Latest research from Roy Morgan suggests there is greater potential for the superannuation gap to be closed if women were more inclined to engage a financial planner.
According to a recent survey of more than 50,000 consumers, 8.3% of females purchase their superannuation from a financial planner, compared to 9.8% of males.
Overall, 11.3% of women engage a professional when it comes to purchasing superannuation. In comparison, 14.4% of men make use of a financial planner, accountant or stockbroker.
Currently, only 68.8% of women have superannuation and the average balance stands at $133,000. This is only 71.9% of the average account balance held by the 73.6% of men that have super.
While there are a number of factors that impact a woman's ability to accumulate superannuation at the same rate as their male counterparts, the statistics have improved since 2013 when women had just 67.5% of the male average - $99,300 vs. $147,100.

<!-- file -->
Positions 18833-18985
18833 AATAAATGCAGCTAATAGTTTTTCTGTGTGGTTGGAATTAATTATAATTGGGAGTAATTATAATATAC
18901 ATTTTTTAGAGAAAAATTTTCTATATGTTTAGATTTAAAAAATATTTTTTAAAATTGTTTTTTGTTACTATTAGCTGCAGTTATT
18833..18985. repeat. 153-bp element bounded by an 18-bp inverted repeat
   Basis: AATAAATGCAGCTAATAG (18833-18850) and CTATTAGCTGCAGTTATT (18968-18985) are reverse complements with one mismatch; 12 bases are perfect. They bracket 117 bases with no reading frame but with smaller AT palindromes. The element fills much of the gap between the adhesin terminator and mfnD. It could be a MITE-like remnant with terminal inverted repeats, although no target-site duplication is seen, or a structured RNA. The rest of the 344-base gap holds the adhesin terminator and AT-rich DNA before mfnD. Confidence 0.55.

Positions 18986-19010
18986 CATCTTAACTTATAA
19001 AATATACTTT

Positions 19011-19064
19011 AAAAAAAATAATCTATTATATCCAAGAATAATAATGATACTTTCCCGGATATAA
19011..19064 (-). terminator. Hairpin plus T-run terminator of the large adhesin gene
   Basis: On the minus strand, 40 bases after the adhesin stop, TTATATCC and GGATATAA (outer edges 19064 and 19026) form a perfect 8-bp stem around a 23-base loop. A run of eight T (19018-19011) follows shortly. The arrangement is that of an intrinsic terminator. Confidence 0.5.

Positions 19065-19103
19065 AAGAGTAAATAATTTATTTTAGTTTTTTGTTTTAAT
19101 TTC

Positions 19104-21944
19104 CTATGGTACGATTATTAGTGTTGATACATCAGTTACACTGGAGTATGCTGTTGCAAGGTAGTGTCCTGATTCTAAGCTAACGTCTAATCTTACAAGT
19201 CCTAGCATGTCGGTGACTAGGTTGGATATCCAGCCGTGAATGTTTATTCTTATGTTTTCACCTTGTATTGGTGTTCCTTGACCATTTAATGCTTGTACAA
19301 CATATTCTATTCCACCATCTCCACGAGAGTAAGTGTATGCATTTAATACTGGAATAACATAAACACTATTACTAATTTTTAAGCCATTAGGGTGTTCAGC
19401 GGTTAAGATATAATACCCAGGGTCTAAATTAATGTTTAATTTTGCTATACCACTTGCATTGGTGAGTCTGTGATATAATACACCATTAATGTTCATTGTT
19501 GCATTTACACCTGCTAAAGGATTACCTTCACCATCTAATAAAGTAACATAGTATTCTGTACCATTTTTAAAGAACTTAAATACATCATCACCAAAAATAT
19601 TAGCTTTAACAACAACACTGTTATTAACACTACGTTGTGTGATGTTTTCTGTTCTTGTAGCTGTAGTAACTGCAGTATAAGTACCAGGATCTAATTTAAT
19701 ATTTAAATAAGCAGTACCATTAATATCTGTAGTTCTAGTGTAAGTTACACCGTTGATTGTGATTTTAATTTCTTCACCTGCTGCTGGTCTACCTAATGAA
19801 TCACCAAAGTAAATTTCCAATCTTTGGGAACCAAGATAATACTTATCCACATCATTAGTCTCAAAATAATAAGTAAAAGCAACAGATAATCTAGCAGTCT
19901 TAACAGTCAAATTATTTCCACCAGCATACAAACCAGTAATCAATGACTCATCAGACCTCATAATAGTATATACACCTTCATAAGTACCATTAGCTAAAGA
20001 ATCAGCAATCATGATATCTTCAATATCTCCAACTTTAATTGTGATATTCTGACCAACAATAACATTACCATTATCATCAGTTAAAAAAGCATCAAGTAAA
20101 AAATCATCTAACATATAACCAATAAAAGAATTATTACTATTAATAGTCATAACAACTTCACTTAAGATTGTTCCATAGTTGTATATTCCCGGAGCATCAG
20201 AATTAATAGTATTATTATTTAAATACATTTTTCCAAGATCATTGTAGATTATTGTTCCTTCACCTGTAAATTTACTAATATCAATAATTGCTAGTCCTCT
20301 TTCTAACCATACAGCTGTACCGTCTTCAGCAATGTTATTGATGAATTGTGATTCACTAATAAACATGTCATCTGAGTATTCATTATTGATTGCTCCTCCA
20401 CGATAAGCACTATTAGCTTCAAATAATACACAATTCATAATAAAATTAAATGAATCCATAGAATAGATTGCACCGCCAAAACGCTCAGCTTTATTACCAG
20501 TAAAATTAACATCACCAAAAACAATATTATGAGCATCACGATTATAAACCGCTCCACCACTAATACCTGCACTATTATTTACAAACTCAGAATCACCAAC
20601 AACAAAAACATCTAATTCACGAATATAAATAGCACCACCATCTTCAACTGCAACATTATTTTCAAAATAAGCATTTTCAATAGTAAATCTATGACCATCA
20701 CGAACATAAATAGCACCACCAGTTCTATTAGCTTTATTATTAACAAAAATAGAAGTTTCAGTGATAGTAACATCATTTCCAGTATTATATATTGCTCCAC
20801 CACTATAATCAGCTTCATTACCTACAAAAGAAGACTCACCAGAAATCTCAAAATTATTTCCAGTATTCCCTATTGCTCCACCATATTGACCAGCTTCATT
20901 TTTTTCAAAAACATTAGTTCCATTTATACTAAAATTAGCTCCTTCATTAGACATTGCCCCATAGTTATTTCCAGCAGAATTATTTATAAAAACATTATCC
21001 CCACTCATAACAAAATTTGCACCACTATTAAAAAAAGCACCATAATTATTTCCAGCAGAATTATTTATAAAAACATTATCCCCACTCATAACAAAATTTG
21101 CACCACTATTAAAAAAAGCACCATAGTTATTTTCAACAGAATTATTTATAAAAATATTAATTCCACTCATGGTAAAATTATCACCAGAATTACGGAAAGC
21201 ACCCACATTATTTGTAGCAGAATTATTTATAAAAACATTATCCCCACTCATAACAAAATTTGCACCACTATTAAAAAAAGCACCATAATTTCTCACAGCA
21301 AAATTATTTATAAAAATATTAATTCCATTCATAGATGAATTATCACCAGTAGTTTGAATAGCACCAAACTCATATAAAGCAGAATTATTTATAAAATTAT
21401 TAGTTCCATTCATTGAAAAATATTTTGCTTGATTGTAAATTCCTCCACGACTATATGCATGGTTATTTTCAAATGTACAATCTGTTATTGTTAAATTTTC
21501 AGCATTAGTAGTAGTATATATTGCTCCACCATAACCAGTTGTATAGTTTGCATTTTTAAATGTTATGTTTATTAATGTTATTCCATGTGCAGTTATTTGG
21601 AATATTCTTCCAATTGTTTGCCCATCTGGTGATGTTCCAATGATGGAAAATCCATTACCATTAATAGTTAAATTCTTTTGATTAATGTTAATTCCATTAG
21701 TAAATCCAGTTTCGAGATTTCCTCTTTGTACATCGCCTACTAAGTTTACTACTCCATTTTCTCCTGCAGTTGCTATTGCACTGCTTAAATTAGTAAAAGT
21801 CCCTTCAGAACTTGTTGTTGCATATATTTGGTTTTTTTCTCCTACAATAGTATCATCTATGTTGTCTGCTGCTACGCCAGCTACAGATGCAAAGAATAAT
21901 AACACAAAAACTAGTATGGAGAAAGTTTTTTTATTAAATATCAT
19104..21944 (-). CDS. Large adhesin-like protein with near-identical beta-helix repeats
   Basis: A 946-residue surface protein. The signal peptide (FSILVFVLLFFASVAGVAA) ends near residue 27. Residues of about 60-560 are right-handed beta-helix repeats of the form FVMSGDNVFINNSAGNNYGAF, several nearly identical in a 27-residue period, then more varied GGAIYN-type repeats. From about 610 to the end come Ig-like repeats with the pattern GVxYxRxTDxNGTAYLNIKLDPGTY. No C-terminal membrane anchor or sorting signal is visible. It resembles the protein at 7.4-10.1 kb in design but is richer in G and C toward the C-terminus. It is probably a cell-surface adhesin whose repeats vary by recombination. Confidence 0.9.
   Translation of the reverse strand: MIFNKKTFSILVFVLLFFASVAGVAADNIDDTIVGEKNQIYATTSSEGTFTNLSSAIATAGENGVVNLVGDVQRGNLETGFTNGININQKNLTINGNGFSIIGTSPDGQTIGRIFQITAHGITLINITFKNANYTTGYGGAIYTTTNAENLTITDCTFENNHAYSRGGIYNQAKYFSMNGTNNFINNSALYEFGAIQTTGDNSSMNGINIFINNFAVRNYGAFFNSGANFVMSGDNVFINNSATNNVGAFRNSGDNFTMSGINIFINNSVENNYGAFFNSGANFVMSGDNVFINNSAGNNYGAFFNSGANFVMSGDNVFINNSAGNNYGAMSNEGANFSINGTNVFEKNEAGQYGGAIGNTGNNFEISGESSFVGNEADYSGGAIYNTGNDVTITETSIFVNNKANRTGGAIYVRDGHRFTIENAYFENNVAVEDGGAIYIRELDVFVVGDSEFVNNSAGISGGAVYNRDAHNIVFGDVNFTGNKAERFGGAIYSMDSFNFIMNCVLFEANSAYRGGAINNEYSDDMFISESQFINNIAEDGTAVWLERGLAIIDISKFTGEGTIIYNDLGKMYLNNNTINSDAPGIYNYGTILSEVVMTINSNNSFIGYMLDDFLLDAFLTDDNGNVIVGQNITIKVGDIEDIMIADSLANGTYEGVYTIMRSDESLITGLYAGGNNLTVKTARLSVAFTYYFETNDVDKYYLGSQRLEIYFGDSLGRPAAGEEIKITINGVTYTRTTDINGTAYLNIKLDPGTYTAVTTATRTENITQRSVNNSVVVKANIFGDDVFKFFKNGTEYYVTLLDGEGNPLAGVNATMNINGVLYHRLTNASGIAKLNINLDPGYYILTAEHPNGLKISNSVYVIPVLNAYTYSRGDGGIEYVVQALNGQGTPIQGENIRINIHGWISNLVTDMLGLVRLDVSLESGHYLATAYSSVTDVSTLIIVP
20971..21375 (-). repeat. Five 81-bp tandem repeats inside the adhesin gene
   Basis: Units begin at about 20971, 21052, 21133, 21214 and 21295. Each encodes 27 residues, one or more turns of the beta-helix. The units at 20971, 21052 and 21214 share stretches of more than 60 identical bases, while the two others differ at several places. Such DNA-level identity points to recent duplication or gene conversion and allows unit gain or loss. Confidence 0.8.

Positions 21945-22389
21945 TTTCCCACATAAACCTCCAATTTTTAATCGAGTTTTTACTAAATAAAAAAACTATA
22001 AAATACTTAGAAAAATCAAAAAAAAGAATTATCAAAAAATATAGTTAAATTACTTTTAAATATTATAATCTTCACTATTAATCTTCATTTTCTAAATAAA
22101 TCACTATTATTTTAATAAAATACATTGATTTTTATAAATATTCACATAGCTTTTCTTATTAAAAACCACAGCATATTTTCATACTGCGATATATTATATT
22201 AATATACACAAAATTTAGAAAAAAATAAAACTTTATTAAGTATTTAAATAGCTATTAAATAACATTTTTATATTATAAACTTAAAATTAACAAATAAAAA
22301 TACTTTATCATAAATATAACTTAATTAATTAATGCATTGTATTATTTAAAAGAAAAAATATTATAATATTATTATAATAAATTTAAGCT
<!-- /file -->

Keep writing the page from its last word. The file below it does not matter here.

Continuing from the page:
However, Roy Morgan believes receiving professional advice on such a complex issue would be likely to help.
"In an area as complex and subject to change as superannuation, professional advice for both males and females has the potential to play a major role in decision making," Roy Morgan industry communications director, Norman Morris said.
"Currently 80.4% of males and 84.0% of females obtain their superannuation through their employer and as a result are generally not likely to receive a financial plan or overall advice on their retirement savings."
The research shows that with fewer women having super and those that do having a lower average balance than men, there is a risk that financial professionals may miss this important segment, he added.